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Bachelor of Arts (with Honours) - BA (Hons) years full-time 2018
Bachelor of Arts (with Honours) - BA (Hons) years full-time, sandwich 2018
Ucas points guide


% applicants receiving offers


  • Media studies
Student score
81% HIGH
% employed or in further study
95% MED
Average graduate salary
£18k MED
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What do you need to get in?

Source: UCAS

Main entry requirements

A level
Not Available

104-112 Tariff points to include a minimum of 2 A levels.

Scottish Highers
Not Available

BTEC Diploma

BTEC Level 3 Extended Diploma

International Baccalaureate

UCAS tariff points

104-112 points to include a minimum of 2 A levels, or equivalent.

If your qualifications aren’t listed here, you can use our UCAS points guide of 104-112 and refer to the university’s website for full details of all entry routes and requirements.

The real story about entry requirements

% applicants receiving offers


Provided by UCAS, this is the percentage of applicants who were offered a place on the course last year. Note that not all applicants receiving offers will take up the place, so this figure is likely to differ from applicants to places.

What does the numbers of applicants receiving course offers tell me?

Tuition fee & financial support


Maximum annual fee for UK students. NHS-funded, sandwich or part-time course fees may vary.

If you live in:

  • Scotland and go to a Scottish university, you won’t pay tuition fees
  • Northern Ireland and go to an NI uni, you’ll pay £3,805 in tuition fees
  • Wales you’ll pay £3,810 in fees and get a tuition fee grant to cover the rest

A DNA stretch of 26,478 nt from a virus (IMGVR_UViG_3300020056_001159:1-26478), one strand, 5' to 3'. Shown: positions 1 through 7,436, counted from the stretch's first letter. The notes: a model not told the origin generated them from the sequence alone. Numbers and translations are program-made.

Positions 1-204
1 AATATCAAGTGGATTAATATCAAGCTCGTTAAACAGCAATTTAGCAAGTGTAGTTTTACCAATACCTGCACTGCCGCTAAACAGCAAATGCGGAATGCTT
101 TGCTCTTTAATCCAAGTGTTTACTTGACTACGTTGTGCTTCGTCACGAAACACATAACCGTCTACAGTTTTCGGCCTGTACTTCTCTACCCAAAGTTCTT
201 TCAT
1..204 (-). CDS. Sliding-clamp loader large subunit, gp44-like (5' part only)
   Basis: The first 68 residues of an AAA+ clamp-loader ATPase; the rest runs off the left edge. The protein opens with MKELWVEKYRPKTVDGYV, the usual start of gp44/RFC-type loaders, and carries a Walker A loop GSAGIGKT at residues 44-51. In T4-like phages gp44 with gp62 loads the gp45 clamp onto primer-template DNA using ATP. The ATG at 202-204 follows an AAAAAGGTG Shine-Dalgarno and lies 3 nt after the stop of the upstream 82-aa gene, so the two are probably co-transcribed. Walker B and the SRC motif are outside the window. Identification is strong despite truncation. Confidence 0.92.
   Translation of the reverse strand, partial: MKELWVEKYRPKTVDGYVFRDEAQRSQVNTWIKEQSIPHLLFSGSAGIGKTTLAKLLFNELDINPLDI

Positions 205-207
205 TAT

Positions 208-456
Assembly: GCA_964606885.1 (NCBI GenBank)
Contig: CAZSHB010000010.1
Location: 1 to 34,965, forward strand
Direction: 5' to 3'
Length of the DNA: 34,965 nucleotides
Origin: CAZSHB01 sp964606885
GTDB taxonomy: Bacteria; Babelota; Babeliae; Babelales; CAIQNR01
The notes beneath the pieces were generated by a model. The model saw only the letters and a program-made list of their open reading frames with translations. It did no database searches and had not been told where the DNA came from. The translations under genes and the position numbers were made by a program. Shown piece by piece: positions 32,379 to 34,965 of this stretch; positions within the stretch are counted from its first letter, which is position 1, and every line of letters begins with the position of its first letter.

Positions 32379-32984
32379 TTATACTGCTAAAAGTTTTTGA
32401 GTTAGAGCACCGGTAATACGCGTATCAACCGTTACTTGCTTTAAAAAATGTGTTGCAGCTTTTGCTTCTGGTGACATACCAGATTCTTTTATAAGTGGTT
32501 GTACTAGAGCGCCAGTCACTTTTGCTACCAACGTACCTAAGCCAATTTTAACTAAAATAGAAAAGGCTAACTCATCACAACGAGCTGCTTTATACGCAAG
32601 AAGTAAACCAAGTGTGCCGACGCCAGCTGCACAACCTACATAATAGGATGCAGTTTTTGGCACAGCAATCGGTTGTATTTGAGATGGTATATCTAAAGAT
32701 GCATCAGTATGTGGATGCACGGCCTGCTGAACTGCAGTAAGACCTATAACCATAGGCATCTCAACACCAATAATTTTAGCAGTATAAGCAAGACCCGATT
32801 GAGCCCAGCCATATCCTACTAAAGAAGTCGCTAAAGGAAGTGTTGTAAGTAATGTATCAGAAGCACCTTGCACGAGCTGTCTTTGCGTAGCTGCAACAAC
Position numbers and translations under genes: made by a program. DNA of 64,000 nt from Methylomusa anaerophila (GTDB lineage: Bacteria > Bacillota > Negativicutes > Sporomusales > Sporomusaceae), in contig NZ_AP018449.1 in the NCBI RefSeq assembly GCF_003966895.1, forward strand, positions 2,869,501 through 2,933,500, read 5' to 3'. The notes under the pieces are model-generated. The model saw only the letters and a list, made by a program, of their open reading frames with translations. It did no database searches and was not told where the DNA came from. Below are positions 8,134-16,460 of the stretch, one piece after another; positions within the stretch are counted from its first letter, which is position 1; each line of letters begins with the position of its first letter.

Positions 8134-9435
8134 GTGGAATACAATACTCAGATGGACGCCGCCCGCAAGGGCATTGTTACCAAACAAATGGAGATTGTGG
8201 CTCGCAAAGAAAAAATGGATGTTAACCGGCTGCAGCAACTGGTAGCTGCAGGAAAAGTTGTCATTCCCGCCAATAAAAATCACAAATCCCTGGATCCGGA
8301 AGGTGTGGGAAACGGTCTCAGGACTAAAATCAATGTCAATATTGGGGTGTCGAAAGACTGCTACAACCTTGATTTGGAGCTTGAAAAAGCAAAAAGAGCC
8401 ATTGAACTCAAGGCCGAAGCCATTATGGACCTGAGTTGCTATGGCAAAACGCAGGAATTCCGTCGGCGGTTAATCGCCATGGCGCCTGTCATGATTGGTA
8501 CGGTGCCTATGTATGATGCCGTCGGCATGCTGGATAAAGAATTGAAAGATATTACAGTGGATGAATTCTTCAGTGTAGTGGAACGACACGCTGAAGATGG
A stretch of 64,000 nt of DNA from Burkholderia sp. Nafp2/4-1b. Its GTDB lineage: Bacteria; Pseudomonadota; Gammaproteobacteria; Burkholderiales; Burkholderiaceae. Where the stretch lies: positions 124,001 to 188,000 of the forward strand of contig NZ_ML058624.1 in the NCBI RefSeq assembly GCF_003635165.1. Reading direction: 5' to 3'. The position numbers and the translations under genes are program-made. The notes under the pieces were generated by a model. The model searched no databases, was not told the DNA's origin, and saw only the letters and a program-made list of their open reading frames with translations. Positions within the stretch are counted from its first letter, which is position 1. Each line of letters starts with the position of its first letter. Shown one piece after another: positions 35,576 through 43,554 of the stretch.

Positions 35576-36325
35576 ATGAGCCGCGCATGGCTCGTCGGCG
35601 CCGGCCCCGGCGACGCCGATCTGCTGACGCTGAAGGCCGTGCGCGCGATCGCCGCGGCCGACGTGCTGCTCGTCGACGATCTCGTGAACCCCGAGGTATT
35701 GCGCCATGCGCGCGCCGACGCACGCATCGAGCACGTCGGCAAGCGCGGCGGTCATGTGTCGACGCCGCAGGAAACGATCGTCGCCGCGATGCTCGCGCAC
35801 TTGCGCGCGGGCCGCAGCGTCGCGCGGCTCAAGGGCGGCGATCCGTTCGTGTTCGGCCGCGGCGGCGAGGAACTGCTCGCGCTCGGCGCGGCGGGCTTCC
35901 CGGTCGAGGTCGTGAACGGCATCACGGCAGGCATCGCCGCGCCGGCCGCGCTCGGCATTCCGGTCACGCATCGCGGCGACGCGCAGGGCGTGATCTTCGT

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Will this course suit you?

Sources: UCAS & KIS

Every degree course is different, so it’s important to find one that suits your interests and matches the way you prefer to work – from the modules you’ll be studying to how you’ll be assessed. Top things to look for when comparing courses

Course description

WHY STUDY THIS COURSE? Media is pervasive and as such it influences our perception of the world and our place in it. You will explore various forms of media from the web to television, investigating media as sources of information, entertainment and identity and its evolution from the early days of the press to the digital age. MORE ABOUT THIS COURSE In addition you can gain practical skills in media writing for public relations or press and script writing for film or television. You will also have the opportunity to gain real life experience on an optional placement year. WHO IS THIS COURSE FOR? If you are interested in exploring media in its various forms and have aspirations to work in an industry that has roles ranging from public relations officer to production manager, assistant publicist to video producer, then this is the course for you. SKILLS AND EXPERIENCE GAINED Develop and perfect your communication and research skills making you an asset to a range of potential employers. You will also have excellent writing and critical thinking abilities. AFTER THE COURSE Careers our graduates have gone on to pursue include journalism, publishing, new media development, PR and marketing and media research.


The first year covers several central topics and begins your training in the skills and techniques you’ll be using throughout your course. You will be taught by specialist staff with strong research interests across a range of media. The second year allows you to start to specialise in the areas that interest you most. Choose to focus on specific media forms, practise your production skills and spotlight on certain topics. In the final year you will have the freedom to tailor your studies to your particular areas of interest. You will choose from a selection of optional topics ranging from comedy to British drama and you’ll have the choice between a dissertation or production/writing project to round off the course.

University of Portsmouth

The library